As per the report of Justice J.S Verma Committee Report highlighted that all sexual identities including sexual minorities needs to be protected which includes transgender hence it is necessary to make the definition of rape ‘gender-neutral’ and the same was still under consideration by the Union Government. The PIL demands that eunuchs across the country, who number about 19 lakh, should get voter identity cards, should be treated as a minority community, and get benefits and legal protection as such. The atrocities and crimes committed against eunuchs should be taken seriously and the culprits should be punished. The PIL states, adding that even passing derogatory remarks against them should be made a punishable offence.

The petition had further sought amendment of sections 355 (Assault or criminal force with intent to dishonour person, otherwise than on grave provocation: Whoever assaults or uses criminal force to any person, intending thereby to dishonour that person, otherwise than on grave and sudden provocation given by that person, shall be punished with imprisonment of either description for a term which may extend to two years, or with fine, or with both) and section 377 (Unnatural offences: Whoever voluntarily has carnal inter­course against the order of nature with any man, woman or animal, shall be punished with imprisonment for life, or with impris­onment of either description for a term which may extend to ten years, and shall also be liable to fine. Explanation: Penetration is sufficient to constitute the carnal intercourse necessary to the offence described in this section) of the Indian Penal Code to facilitate the inclusion of transsexuals and eunuchs in the definition of the term ‘rape’.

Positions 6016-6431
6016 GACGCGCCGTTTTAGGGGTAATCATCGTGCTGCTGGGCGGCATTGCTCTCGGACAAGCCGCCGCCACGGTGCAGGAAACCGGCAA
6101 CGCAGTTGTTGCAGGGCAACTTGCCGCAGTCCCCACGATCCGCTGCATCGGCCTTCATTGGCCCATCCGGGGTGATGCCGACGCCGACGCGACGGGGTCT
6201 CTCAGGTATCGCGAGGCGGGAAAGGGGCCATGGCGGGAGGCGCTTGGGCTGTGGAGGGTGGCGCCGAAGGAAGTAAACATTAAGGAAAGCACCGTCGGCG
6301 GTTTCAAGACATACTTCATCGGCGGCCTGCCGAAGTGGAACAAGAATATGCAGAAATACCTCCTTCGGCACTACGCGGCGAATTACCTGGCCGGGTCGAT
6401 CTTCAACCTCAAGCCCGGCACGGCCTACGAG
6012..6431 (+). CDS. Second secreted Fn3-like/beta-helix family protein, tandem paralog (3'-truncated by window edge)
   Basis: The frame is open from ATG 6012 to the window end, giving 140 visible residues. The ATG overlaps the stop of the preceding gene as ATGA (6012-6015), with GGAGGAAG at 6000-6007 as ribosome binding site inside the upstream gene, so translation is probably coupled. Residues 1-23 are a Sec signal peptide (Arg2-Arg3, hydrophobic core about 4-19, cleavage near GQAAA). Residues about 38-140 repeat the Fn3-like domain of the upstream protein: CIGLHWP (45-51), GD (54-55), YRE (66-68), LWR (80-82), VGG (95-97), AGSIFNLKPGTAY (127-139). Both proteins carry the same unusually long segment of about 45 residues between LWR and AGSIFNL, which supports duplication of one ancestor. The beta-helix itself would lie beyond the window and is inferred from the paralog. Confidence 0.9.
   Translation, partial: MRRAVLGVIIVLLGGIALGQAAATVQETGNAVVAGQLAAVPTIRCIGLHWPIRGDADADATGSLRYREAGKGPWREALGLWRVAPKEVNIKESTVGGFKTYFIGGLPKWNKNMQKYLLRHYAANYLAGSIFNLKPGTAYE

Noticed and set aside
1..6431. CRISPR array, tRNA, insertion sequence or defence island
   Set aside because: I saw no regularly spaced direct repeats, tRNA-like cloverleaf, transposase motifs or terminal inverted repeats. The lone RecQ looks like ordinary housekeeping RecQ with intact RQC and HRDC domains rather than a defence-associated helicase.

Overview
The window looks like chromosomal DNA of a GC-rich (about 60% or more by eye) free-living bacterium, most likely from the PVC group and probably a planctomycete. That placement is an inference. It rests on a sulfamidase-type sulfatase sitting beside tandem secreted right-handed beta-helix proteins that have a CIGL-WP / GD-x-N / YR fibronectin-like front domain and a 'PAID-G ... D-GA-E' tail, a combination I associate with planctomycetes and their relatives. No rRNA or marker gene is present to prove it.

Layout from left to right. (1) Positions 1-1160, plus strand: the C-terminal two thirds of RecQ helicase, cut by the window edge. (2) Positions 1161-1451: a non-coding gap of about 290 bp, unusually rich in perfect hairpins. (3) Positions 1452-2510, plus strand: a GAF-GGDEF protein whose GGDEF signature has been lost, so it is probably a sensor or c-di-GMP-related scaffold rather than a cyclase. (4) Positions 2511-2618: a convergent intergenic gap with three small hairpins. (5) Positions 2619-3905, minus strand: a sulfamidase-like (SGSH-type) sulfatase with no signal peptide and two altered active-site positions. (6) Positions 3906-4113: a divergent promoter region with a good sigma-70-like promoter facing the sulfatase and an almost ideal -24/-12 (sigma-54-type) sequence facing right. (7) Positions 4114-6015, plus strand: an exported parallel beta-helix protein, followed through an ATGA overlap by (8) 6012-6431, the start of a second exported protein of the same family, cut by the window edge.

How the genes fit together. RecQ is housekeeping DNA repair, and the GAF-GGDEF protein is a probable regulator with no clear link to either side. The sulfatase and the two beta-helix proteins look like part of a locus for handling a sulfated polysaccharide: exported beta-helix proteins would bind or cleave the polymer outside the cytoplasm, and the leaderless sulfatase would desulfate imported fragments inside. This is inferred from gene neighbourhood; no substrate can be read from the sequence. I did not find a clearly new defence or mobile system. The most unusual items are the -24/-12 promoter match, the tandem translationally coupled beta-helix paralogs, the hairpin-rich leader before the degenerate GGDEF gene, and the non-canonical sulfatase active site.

The state government had already informed the Bombay high court hearing the PIL that eunuchs could not be covered under the Scheduled Caste/Scheduled Tribe (SC/ST) Act.

In other developments on the issue Supreme Court had declined to entertain a petition seeking a direction to the Centre to provide reservation in Parliament and state assemblies for eunuchs. The apex court said the issues raised in the PIL filed by Sonam Singh, a eunuch from Rajasthan, can be taken up at the government level.

 

 

Published :
May 26, 2016